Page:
a) God originates the mission. Mission is His plan.

b) Jesus Christ enacts the mission, through His death and resurrection people are

reconciled with God.

c) The Holy Spirit gives power to the mission.

d) The church carries out the mission.

e) The world receives the mission. Every person gets a chance to hear the

Christian message of reconciliation.

This summary shows us that even though mission is God’s desire, we as the church have an important part to play. Our Christian faith is by nature missionary. In the following thoughts we want to explore a bit more what our task as a church is.

2. The different directions of church activities

Sheikh Ibrahim’s church somewhere in the Sudan is a lively church, like so many others in the country. Yes, people have gone through difficult times. War, famine, displacement and many other challenges they have faced. But through these times the church has always been involved in a number of activities that have been very precious to the church members. Activities that are mentioned in detail in the Word of God. Actually there are four such main activities Sheikh Ibrahim’s church is engaged in. These activities can be understood as different “directions”.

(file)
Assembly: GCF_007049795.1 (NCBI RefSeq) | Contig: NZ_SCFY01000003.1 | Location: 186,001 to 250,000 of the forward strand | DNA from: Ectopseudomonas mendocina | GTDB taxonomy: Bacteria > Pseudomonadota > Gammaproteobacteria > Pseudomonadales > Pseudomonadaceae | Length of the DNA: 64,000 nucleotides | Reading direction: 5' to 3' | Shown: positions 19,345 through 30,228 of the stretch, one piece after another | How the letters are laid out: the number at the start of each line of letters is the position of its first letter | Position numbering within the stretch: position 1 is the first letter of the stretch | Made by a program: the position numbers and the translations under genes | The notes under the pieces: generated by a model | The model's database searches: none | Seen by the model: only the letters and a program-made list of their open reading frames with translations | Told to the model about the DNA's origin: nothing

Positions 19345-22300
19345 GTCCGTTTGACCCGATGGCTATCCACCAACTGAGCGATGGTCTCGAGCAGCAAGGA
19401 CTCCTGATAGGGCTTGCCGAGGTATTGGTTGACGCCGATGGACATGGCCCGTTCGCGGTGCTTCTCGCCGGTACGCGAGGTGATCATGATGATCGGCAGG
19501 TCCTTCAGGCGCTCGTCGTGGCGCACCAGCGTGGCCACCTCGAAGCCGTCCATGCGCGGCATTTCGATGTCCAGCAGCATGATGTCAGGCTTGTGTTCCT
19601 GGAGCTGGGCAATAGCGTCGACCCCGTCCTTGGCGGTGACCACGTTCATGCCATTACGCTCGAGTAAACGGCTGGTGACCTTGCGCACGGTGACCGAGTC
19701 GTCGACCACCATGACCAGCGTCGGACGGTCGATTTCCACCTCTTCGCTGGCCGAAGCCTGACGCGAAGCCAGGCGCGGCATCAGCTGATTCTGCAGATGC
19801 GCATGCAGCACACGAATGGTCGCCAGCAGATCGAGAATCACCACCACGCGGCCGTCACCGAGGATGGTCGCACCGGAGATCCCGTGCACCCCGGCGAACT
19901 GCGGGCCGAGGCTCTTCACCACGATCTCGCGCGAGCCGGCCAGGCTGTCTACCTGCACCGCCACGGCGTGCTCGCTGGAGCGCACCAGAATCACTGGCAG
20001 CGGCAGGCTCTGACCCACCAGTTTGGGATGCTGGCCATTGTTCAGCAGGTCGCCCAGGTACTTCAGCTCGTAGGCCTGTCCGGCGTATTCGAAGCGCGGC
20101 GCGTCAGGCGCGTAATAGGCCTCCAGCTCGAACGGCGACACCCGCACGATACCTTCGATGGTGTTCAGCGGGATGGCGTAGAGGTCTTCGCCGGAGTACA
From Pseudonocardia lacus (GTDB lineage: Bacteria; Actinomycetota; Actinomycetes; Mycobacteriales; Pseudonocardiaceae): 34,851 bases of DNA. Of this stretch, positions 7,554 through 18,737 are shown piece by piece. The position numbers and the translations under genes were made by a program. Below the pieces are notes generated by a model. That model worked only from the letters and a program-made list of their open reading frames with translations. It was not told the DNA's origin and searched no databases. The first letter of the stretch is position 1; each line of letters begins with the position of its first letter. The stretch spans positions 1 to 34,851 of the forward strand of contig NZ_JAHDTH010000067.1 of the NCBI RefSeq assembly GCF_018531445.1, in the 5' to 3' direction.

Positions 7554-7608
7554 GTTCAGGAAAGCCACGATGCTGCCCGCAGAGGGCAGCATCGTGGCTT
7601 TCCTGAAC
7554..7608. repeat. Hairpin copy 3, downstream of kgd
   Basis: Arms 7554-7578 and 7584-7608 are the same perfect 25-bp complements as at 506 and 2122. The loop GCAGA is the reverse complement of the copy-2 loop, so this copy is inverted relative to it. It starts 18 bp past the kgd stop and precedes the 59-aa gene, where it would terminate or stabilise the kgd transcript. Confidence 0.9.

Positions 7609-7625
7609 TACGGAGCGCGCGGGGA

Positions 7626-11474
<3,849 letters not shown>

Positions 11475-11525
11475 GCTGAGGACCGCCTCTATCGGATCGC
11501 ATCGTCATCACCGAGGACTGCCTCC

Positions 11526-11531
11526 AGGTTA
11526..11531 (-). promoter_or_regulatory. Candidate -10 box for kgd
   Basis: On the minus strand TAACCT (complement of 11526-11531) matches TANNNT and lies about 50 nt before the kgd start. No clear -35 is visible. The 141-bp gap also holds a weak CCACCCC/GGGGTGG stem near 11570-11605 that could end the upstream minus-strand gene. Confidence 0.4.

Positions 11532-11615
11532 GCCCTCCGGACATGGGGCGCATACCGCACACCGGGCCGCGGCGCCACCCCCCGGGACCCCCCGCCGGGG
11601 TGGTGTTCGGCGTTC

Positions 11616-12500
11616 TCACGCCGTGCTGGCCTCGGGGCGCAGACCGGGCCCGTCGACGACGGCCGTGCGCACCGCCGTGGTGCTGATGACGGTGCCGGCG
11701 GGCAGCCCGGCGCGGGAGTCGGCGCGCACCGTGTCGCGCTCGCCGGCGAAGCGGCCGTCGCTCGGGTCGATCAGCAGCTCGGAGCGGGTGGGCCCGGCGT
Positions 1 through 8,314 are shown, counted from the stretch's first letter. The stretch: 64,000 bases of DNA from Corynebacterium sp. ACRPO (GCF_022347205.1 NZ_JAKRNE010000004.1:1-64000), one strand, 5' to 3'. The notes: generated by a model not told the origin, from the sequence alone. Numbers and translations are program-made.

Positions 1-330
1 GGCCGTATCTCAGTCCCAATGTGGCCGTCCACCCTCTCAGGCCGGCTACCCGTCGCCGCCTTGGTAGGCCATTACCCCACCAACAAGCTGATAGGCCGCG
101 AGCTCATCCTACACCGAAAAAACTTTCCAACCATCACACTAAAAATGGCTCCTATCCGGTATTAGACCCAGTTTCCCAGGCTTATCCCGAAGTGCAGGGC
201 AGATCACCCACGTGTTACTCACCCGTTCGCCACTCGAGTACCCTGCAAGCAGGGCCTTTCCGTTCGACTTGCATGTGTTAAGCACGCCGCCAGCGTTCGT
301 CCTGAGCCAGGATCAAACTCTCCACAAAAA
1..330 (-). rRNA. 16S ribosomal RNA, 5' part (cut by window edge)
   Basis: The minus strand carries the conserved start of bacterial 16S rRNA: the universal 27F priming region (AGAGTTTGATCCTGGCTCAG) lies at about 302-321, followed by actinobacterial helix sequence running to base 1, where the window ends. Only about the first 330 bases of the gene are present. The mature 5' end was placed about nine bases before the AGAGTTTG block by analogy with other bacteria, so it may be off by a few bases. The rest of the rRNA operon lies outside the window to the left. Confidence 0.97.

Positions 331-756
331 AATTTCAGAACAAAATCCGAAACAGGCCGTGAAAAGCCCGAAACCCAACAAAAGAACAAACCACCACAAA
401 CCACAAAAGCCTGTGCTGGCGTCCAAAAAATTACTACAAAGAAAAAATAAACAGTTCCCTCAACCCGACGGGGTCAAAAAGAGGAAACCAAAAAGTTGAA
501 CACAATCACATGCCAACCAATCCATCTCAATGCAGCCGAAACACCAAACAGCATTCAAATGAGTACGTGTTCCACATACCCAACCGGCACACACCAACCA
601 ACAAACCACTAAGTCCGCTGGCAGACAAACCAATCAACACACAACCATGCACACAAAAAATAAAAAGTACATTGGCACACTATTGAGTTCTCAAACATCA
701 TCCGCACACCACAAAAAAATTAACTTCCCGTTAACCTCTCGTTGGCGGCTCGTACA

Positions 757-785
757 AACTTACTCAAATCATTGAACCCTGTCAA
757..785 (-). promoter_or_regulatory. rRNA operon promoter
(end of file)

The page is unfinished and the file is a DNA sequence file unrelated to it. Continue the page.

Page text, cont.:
2.1 Worship – an upward direction

When the people in Sheikh Ibrahim’s church are together, they love to worship God. You should hear their singing! In typical Sudanese fashion, with music composed by their own musicians and poets, and with instruments that are so highly regarded in their culture, they praise God! Worship concentrates upon the Lord. It is the praise and exaltation of God, please read Psalm 95:6; John 4:24; Ephesians 5:19-20.

It is appropriate that the church, which belongs to God, praises and glorifies Him. In this activity the church does not concentrate upon itself, but upon Who and what God is. The aim of this activity is upwards.